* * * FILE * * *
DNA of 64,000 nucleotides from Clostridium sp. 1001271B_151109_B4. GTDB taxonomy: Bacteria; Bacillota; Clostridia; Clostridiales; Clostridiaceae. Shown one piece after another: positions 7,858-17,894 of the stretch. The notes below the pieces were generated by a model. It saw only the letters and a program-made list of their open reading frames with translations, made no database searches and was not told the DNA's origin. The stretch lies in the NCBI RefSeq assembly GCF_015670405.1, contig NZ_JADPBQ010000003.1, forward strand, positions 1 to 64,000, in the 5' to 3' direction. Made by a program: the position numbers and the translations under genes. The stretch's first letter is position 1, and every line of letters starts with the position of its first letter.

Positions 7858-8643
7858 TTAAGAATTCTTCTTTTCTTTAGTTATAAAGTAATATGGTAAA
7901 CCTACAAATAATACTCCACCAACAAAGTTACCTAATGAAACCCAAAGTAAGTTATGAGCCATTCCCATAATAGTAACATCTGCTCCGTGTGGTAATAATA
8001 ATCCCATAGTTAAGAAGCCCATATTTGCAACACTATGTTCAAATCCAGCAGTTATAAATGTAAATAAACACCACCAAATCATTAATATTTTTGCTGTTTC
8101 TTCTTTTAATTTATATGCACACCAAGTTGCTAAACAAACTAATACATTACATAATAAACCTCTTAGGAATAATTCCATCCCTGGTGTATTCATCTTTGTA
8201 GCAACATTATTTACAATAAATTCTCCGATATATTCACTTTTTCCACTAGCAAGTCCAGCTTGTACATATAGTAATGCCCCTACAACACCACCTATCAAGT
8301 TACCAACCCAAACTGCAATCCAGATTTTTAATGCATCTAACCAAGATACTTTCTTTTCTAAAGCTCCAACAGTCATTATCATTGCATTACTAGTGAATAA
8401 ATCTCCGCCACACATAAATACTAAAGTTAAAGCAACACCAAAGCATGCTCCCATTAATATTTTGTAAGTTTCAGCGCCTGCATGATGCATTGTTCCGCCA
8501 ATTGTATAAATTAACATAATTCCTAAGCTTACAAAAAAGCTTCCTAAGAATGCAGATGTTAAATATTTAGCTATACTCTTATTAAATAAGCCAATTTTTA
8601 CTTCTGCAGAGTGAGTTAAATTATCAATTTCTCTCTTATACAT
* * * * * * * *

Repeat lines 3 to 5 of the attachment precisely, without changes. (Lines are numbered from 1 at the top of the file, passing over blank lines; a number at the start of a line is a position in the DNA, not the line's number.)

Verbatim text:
7858 TTAAGAATTCTTCTTTTCTTTAGTTATAAAGTAATATGGTAAA
7901 CCTACAAATAATACTCCACCAACAAAGTTACCTAATGAAACCCAAAGTAAGTTATGAGCCATTCCCATAATAGTAACATCTGCTCCGTGTGGTAATAATA
8001 ATCCCATAGTTAAGAAGCCCATATTTGCAACACTATGTTCAAATCCAGCAGTTATAAATGTAAATAAACACCACCAAATCATTAATATTTTTGCTGTTTC